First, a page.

Essay about American's Civil Rights

Submitted By augu101
Words: 1099
Pages: 5

The Declaration of Independence states "that all Men are created equal." What did the Founders mean by “all Men”? How have Constitutional amendments, federal laws and the courts expanded or contracted Americans’ civil rights over time? Provide examples to back up what you say. Discuss one controversy during the past ten years over civil rights, presenting both sides of the argument.

American’s civil rights is defined as the equality of all men regardless of their demographic, gender, sexuality, and economic status under the law. However when the Declaration of Independence was constructed, “All men” generally meant white, free, literate, and over 21 adults. Basically the founders of the declaration of independence would have identified themselves as “all Men”. Also the men includes those who owned property. Because of these characteristics these men were deserving of equality in the country. However, the definition became broader as decades went by the
The Dred Scott vs. Sanford case was the premise of the contraction of civil rights. The Supreme Court ruled that since Dred Scott was an African-American, he could not rule against the court. Basically even if he was free in another state, he was a slave and thus a non-citizen. This controversy led to the civil war and resulted in the ratification of the 13th amendment, abolishing slavery. The 13th amendment expanded civil rights because it gave African-Americans much freedom and made them less inferior to their white counterparts. The 14th amendment continued on with the constitutional phrase “that all Men are created equal”. Now based on this amendment the “all men” means all people who were born in the country. It basically states that the state cannot deprive you from your rights regardless of who you are. The 15th amendment gave more rights to people of color but only males were allowed to vote. Equality was not reached yet.
Even when the constitution now allows African American men to vote, some federal laws contracted such equality. For example the grandfather clause only allowed people with no only white ancestry to vote. Some African-Americans had to pay to vote; many of them could not afford the poll tax. Additionally made of them were not educated so literacy tests were a good way to prevent them from voting. The Civil rights Acts of 1865 tried to expand equality by enforcing that states did not avoid these amendments. However the Supreme Court overturned some of the acts. One main example was the Plessy vs. Feurgson case. The case ruled that separate but equal was constitutional. The court stated that segregation alone did not violate the constitution and thus was acceptable. This led an increase discrimination. However 60 years later, the court overturned that case, stating that separate is inherently unequal and illegal. The case was replaced with the “Brown vs. Board of Education”. The civil rights acts of 1964 were federal laws that prohibited segregation from all states. This further expanded the importance of civil rights.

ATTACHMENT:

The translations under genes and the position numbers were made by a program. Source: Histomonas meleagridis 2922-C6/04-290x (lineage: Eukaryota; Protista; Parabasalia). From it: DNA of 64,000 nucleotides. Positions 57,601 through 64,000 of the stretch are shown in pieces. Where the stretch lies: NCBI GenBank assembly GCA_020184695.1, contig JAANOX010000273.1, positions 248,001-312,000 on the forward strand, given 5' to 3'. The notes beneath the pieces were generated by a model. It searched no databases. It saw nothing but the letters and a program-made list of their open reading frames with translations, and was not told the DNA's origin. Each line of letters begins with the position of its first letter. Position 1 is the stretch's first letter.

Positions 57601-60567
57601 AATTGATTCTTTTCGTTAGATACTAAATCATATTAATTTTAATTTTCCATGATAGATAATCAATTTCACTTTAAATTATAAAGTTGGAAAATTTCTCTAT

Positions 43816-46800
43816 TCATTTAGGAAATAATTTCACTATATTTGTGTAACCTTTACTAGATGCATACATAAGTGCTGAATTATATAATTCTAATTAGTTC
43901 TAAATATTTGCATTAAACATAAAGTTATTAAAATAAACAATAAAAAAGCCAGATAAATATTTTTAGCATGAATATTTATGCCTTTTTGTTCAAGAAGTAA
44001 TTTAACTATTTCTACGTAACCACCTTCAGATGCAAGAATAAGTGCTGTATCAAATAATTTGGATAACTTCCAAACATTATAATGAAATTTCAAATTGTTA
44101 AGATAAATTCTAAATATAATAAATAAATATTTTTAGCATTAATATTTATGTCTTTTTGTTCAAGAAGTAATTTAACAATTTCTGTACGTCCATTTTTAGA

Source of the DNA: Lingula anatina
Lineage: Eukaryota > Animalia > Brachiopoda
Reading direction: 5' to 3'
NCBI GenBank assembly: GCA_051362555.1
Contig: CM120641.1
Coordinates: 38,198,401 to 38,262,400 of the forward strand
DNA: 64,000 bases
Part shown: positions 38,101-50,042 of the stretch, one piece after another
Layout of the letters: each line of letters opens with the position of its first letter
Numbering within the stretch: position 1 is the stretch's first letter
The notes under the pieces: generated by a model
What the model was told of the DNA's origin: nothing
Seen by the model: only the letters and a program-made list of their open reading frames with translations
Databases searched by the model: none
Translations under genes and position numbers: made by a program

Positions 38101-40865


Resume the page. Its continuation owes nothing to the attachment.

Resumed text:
Civil rights of the United States does not only pertain to African Americans. Women and other minorities including homosexuals are frequently discriminated in society. Some of them are not treated equally to the white men under the constitutional law. Before the 19th amendment, women were discriminated under law by not obtaining the right to vote. More people had the right to vote in the 23th amendment because the district of Columbus could vote in the presidential elections. After many years, poll tax was finally outlawed in the 24th amendment. Equality in the amendments was contracted in the 26th amendment when only people over the age of 18 are given the right to vote.
These recent amendments has broaden the equal protection clause to new heights. Another equal rights case could have been an amendment, but only 70% of the 50 states voted for it. 75% of the states need to approve to become constitutional. This close…